On 30 August 2004, the Council of Mortgage Lenders (CML) will amend the Lenders’ Handbook requirements relating to newly built properties.
The CML is the representative trade association for mortgage lenders in the UK and its members undertake around 98% of UK residential mortgage lending. The Lenders’ Handbook provides comprehensive instructions for conveyancers acting on behalf of lenders in residential conveyancing transactions.
The aim of the amendment is to reduce the risk of borrowers moving into unfinished new build properties. While statutory safeguards under the Building (Scotland) Act 1959 protect homeowners from major ‘health and safety’ related faults, properties can suffer from a catalogue of other faults. These faults are nonetheless inconvenient for the borrower and may also impact on the value of the lender’s security.
The CML has discussed the amendment with the Law Society of Scotland, Homes for Scotland, Scottish Association of Building Standards Managers, Scottish Executive Building Standards Division, NHBC, Zurich and Premier Guarantee. This article sets out the background to the change and the agreed way forward.
Why the problem?
Lenders’ requirements with regard to newly built properties are set out in sections 5.3 (Planning and Building Regulations) and 6.6 (New Properties) of the Lenders’ Handbook. Under section 6.6, the conveyancer must ensure that newly built properties are built under a new home warranty scheme (such as NHBC cover) or the CML Professional Consultant Certificate. However, although a property may have been built in terms of a new home warranty scheme, to get warranty cover the property must pass a final/pre-handover inspection by the warranty provider. If the property fails its inspection, the warranty provider may refuse to give cover. Unfortunately, many final/pre-handover inspections do not take place until after settlement. Where settlement occurs before the inspection, there is a risk that the borrowers will move into an unfinished property. This can result in months of inconvenience for borrowers as they try to negotiate with builders to rectify outstanding problems. The solution is to ensure that settlement cannot occur unless the property passes a final inspection.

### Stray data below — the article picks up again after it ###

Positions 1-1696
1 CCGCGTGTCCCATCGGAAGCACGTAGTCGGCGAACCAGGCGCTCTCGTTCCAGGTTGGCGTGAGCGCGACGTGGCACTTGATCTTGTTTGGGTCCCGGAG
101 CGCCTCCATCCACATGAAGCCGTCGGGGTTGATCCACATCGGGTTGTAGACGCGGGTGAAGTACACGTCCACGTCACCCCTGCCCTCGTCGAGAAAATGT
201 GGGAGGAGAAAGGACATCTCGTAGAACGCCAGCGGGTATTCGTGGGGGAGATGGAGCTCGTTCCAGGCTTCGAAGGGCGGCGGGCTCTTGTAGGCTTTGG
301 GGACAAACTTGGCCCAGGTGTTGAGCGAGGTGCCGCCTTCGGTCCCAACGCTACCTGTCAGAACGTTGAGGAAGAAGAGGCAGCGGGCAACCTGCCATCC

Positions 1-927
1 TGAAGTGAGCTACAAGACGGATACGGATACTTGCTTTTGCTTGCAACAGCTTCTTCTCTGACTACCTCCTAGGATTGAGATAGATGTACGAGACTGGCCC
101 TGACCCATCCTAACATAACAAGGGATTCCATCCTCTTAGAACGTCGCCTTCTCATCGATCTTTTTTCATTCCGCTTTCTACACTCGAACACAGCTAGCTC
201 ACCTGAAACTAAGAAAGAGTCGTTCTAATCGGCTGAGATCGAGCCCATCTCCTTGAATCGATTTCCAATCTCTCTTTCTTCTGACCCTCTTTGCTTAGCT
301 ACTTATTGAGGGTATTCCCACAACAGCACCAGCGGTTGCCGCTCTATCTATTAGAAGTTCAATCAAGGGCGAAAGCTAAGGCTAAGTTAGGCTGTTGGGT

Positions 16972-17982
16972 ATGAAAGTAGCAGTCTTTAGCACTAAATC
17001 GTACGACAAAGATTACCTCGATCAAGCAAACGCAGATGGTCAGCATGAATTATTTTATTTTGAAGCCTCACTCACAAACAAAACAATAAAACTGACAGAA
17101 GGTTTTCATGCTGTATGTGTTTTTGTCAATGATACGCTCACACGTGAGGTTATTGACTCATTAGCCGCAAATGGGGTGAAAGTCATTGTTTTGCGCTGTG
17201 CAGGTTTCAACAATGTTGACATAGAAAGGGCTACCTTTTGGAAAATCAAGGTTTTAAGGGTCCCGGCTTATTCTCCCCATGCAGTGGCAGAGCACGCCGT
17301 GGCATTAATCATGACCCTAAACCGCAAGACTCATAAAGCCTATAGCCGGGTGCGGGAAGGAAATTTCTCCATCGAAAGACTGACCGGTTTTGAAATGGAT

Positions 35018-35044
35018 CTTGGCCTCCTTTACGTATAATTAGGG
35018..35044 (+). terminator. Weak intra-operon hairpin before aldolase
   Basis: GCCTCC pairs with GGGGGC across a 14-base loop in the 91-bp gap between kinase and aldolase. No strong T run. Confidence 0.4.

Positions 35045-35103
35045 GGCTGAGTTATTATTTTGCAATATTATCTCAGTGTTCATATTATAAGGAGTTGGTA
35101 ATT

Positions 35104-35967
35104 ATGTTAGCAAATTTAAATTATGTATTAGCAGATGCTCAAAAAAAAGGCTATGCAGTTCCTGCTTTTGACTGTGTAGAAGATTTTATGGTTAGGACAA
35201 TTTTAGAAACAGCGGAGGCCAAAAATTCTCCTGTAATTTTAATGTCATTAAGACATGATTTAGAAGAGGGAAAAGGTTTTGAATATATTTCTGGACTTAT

The cover note
With effect from 30 August 2004, lenders will not release the mortgage funds for a new build property unless the borrower’s conveyancer has received confirmation, in the form of a cover note, that the warranty provider has carried out a final/pre-handover inspection of the property and that a warranty will be provided. In practice, the warranty provider will give the cover note to the builder on the day that the property passes its final/pre-handover inspection. The builder or the builder’s conveyancer will then forward the cover note to the borrower’s conveyancer (a faxed copy of the cover note would be acceptable). The borrower’s conveyancer would not be permitted to send the certificate of title and request the mortgage funds without having first received the cover note. Examples of new home warranty providers’ cover notes are available on the CML website (www.cml.org.uk/handbook). This revised approach will apply to all transactions involving new properties being built or converted in accordance with a new home warranty scheme and where conclusion of missives occurs on or after 30 August 2004. It will therefore not apply to transactions where settlement takes place after 30 August 2004 and conclusion of missives occurred before that date. It will also not apply to self-build schemes or where the construction or conversion of a new property is supervised by a professional consultant without a new home warranty scheme.